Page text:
CTV reporter Paul Bliss suspended following allegations of sexual misconduct
WARNING: This article contains sexually explicit language, discretion is advised.
CTV has suspended Queen’s Park reporter Paul Bliss following explict allegations of sexual misconduct made by a former employee.
“Allegations have been made against a CTV news reporter,” said Bell Media spokesperson Scott Henderson in a statement. “We take this very seriously and as a result have suspended Paul Bliss until an investigation is complete.”
Global News has reached out to Bliss for comment but has not yet received a response.
Bridget Brown, former CTV journalist, is alleging she was subjected to sexual misconduct by an “award-winning CTV reporter and anchor” while working in Toronto.
Brown made the allegations in a blog post published Friday afternoon. She does not name Paul Bliss directly. She writes that the CTV reporter kissed her without her consent, attempted to forcibly initiate “oral sex,” and then masturbated in front of her.
Brown confirmed the allegations in an interview with Global News.
“This was a horrible experience and it affected me my whole career,” she said. “It was an inappropriate sexual approach to me from someone who had a lot more power in the workplace than I did.”
Brown, who stopped working at CTV Calgary in 2015, said the incident happened in April 2006 shortly after she landed a freelance job with Canada AM, CTV’s now defunct national morning show.
WATCH: WARNING: This video contains sexually explicit language, discretion is advised. CTV has suspended reporter Paul Bliss following allegations of sexual misconduct. Global News spoke with his accuser Bridget Brown.
Brown said she had met Bliss previously, so when she joined Canada AM she contacted the reporter for coffee but he instead offered to meet with him at a CTV “satellite office” in Toronto where she was given a tour of the “storied building.”
“We ended the tour back in his office where his newscast was still on, so we watched some of it and he told me about his coworkers,” Brown writes. “It all seemed very designed to help me get to know people in the industry.”
“Until he started kissing me.”
Brown said he kissed her without her consent and then he attempted to initiate oral sex.
“I didn’t want to be kissing him at all, but suddenly felt very worried about offending him,” she writes. “Then he started pushing on the top of my head.”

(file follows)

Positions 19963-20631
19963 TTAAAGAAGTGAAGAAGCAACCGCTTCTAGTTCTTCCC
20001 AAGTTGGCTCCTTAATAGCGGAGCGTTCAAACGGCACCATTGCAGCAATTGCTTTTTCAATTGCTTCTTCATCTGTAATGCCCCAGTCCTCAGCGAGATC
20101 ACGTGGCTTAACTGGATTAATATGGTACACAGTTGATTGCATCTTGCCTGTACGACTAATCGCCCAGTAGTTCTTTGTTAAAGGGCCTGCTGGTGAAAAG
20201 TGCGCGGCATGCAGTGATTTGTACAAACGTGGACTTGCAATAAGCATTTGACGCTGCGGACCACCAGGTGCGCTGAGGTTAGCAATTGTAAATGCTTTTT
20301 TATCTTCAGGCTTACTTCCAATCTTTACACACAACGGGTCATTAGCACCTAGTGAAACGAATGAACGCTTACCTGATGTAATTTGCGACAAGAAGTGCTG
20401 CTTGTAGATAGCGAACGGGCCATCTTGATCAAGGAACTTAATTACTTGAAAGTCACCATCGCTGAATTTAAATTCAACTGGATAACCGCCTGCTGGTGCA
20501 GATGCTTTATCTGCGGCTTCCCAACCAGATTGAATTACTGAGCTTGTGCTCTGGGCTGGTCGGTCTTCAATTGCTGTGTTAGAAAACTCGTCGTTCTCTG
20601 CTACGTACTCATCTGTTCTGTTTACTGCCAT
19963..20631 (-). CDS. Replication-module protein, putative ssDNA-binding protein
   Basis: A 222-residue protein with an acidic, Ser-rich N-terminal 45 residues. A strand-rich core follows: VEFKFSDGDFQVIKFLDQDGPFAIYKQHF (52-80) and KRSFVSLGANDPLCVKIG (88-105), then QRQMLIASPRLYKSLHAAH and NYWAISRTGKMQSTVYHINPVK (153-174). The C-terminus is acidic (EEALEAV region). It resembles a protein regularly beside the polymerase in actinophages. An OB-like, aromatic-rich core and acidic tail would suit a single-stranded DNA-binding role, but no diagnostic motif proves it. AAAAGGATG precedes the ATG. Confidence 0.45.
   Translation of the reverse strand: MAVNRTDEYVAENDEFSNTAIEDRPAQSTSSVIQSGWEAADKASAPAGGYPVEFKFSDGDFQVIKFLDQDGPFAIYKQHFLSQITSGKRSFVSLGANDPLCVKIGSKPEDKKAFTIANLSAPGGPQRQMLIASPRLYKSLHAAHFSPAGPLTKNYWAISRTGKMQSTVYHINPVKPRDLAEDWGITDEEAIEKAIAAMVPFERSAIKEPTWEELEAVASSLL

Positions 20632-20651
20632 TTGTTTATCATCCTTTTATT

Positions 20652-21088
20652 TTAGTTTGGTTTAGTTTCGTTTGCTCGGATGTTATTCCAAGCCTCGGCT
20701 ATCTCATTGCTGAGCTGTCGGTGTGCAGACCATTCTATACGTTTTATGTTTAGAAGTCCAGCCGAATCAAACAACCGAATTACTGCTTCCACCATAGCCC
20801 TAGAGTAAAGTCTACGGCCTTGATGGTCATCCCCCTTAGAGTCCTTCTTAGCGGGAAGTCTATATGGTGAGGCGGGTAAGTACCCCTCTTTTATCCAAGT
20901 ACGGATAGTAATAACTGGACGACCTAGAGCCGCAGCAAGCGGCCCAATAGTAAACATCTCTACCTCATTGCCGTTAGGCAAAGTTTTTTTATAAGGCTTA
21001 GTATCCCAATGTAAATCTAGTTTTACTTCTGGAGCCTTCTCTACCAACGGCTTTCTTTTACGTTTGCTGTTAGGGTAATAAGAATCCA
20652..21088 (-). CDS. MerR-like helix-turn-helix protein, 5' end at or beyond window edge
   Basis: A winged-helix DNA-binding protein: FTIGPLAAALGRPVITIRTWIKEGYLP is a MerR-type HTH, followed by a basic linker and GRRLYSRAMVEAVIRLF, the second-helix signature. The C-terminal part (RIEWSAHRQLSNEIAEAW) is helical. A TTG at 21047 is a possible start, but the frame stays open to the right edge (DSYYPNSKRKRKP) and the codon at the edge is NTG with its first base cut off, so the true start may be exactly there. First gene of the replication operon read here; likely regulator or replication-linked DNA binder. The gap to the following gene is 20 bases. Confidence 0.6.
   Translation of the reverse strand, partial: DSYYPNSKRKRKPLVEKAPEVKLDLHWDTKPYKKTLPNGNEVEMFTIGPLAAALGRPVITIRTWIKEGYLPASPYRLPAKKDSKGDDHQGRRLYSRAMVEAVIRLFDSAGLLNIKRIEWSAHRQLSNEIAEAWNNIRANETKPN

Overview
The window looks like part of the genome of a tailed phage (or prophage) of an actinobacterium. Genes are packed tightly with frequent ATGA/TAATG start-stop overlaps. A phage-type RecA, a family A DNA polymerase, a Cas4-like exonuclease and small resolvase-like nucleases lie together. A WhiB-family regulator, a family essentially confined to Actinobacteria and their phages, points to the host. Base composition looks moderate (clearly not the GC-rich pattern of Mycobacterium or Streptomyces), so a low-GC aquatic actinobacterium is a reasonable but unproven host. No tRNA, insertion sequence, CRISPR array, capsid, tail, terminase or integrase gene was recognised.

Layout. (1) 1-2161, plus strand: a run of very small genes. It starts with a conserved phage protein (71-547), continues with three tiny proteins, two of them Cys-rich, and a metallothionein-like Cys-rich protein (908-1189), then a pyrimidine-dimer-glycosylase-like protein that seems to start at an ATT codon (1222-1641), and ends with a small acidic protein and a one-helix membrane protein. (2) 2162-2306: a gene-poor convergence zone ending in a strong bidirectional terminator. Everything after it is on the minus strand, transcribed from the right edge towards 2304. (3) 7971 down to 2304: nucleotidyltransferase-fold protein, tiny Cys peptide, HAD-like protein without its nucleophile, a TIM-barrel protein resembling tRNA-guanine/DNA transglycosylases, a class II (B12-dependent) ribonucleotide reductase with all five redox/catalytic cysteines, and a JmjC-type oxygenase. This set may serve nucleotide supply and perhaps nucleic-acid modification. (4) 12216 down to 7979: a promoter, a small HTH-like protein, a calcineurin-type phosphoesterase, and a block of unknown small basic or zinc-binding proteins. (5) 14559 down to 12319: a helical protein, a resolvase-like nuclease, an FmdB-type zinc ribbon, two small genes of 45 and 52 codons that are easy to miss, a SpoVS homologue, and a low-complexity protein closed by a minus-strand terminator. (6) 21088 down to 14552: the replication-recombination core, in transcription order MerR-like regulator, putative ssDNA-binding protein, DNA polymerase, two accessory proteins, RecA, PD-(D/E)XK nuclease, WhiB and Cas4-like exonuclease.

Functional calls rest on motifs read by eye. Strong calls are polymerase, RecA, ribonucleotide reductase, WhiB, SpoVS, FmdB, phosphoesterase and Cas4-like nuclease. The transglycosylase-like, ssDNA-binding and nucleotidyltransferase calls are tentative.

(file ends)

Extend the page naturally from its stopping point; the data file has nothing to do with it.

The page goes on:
“I’m not giving you a blow job in your office,” I said bluntly, as is my style.” Brown writes.
After attempting to leave the office, she alleges he then exposed his penis.
“It was like being cornered by a flasher on the subway,” she said. “I stood frozen like a statue as this man proceeded to ejaculate in front of me right onto the fancy carpet of his office.”
Brown said she didn’t initially report the incident to her managers for fear of losing her job.
“I felt really alone. And I felt my employment was very tenuous, and I didn’t have the personal agency to be able to even just debrief about what happened,” she told Global News.
Brown tweeted Friday evening that she agrees she should have reported the incident at the time, and that she “wouldn’t handle the situation the same way today.”
She added that the dearth of #MeToo stories emerging from Canada prompted her to share her story “in the hopes of facilitating some dialogue.”
Brown has not filed a criminal complaint based on the incident, and she admits she still follows the journalist on Twitter.
The Calgary woman said she published her story after watching media reports involving the sexual misconduct allegations against former Ontario PC leader Patrick Brown – first reported by CTV News – and decided to share her story following allegations of sexual misconduct in the U.S. media industry.
“I knew for a fact that sexual harassment and sexual assault in the workplace were happening here in Canada,” she told Global News. “I wanted to speak out because I hoped it would encourage other women who have experienced something like this also be able to share their truth. Hopefully, if nothing else, perpetrators get the message that if they’re behaving inappropriately in the workplace, people are going to find out and there are going to be consequences.”
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